Exploring Kappa Light Chain Disease: Understanding The ICD-10 Code

What is Kappa Light Chain Disease ICD 10?

Kappa light chain disease (KLCD) is a rare form of non-Hodgkin lymphoma that affects the production of immunoglobulin light chains. This condition is characterized by the overproduction of kappa light chains, which are part of the antibody molecules that help the body fight infections. In the ICD-10 coding system, KLCD is assigned the code C88.3.

Code Information

Monoklonale Gammopathie – Wikipedia
Monoklonale Gammopathie – Wikipedia

The ICD-10 code for kappa light chain disease is C88.3. This code is used to classify and track cases of KLCD in medical records, billing, and statistical analysis. By using the appropriate ICD-10 code, healthcare providers can accurately document and communicate the diagnosis of KLCD.

Diagnostic Related Groups (MS-DRG)

Defining new reference intervals for serum free light chains in
Defining new reference intervals for serum free light chains in

KLCD is typically classified under the Major Hematologic Diagnoses and Disorders MS-DRG 814. This DRG grouping includes a range of hematologic conditions, such as lymphomas, leukemias, and other blood disorders. Patients with KLCD may be admitted to the hospital under this DRG for treatment and management.

Convert to ICD-9 Code

ICD--CM Diagnosis Code D
ICD–CM Diagnosis Code D

In the ICD-9 coding system, kappa light chain disease is classified under code 273.3. This code is used to track and report cases of KLCD in medical records and billing. Healthcare providers may need to convert between ICD-10 and ICD-9 codes depending on the requirements of the healthcare system or insurance companies.

Code History

The ICD-10 code C88.3 for kappa light chain disease was introduced in the 10th revision of the International Classification of Diseases. This update expanded and revised the coding system to provide more specific and detailed classifications for various diseases and conditions, including KLCD.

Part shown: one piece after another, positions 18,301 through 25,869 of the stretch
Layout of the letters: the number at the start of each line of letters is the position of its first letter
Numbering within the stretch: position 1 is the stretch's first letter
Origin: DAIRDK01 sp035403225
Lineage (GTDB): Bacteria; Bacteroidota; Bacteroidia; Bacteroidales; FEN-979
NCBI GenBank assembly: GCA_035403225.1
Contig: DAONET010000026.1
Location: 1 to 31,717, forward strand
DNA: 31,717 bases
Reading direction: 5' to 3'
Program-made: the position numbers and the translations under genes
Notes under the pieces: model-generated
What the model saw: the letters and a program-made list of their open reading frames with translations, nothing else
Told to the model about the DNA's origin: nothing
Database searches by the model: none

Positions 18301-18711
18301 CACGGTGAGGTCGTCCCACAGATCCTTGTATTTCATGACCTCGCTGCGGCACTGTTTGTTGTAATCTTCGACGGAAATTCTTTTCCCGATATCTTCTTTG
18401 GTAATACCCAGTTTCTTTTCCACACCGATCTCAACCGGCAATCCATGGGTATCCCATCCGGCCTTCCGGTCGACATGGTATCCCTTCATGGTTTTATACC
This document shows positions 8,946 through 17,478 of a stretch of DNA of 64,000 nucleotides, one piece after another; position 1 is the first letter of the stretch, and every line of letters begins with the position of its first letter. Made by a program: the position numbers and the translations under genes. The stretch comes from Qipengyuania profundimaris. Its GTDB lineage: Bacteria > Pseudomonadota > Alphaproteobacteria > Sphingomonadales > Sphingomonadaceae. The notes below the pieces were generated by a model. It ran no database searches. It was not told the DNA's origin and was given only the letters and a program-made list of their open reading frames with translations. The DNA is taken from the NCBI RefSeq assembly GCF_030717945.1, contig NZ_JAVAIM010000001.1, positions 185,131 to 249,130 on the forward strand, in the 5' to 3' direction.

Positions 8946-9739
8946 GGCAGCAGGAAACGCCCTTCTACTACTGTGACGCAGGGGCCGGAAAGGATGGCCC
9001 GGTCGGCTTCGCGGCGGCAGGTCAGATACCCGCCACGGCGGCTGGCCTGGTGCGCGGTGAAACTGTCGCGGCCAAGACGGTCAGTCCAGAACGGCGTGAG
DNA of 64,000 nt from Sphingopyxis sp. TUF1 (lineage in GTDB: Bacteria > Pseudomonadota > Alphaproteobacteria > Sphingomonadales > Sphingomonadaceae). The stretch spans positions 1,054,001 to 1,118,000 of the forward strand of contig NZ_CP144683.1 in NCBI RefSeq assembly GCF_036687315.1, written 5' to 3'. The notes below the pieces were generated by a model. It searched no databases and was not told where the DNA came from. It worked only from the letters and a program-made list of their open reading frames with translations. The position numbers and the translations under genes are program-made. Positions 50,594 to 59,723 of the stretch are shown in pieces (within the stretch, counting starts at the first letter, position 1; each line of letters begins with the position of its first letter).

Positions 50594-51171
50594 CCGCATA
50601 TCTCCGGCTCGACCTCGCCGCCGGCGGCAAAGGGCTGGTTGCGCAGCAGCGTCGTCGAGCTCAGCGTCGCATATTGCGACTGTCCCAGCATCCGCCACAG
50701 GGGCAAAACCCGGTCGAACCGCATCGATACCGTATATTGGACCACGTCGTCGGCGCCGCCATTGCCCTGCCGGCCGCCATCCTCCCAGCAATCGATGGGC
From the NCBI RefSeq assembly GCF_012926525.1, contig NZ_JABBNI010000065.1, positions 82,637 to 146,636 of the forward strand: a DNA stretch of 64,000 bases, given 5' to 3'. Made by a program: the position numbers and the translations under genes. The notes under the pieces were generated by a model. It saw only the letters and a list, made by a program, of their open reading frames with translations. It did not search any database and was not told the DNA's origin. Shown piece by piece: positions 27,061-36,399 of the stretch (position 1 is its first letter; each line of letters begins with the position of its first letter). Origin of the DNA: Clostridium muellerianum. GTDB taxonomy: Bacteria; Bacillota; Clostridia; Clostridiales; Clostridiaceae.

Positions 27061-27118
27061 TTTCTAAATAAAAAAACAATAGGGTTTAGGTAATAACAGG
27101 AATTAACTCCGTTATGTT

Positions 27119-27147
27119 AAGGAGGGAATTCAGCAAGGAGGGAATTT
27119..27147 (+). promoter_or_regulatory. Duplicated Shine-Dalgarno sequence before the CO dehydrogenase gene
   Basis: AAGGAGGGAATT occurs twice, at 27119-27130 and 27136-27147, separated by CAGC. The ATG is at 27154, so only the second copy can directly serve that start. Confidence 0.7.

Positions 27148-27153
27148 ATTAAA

Approximate Synonyms

Other terms that may be used to refer to kappa light chain disease include monoclonal gammopathy, lymphoplasmacytic lymphoma, and Waldenström macroglobulinemia. These synonyms are used to describe the same condition characterized by the overproduction of kappa light chains in the body.

Clinical Information

Kappa light chain disease is a type of non-Hodgkin lymphoma that primarily affects the bone marrow and lymphatic system. It is characterized by the proliferation of abnormal plasma cells that produce excess kappa light chains, leading to the formation of monoclonal proteins in the blood and urine. Patients with KLCD may experience symptoms such as fatigue, weakness, anemia, and increased risk of infections.


The exact cause of kappa light chain disease is unknown, but it is believed to be related to genetic mutations and abnormalities in the immune system. Factors that may contribute to the development of KLCD include exposure to environmental toxins, viral infections, and chronic inflammation. Individuals with a family history of lymphomas or other blood cancers may also be at higher risk for developing KLCD.


Patients with kappa light chain disease may experience a range of symptoms, including fatigue, weakness, unintentional weight loss, night sweats, and recurrent infections. Some individuals may also develop anemia, easy bruising, and bleeding problems due to the abnormal production of plasma cells in the bone marrow. As the disease progresses, patients may experience enlarged lymph nodes, spleen, or liver.


Diagnosing kappa light chain disease typically involves a combination of medical history, physical examination, and laboratory tests. Healthcare providers may perform blood tests to measure the levels of monoclonal proteins, kidney function, and complete blood count. Imaging studies such as CT scans, MRI, or PET scans may be used to assess the extent of disease involvement in the body. A bone marrow biopsy may also be performed to confirm the diagnosis of KLCD.


The treatment approach for kappa light chain disease depends on the stage of the disease, overall health of the patient, and individual preferences. Treatment options may include chemotherapy, immunotherapy, targeted therapy, stem cell transplantation, and radiation therapy. Patients with KLCD may also benefit from supportive care measures such as blood transfusions, antibiotics, and symptom management. Clinical trials and experimental therapies may be available for patients with refractory or relapsed disease.


Kappa light chain disease is a rare form of non-Hodgkin lymphoma characterized by the overproduction of kappa light chains in the body. The I

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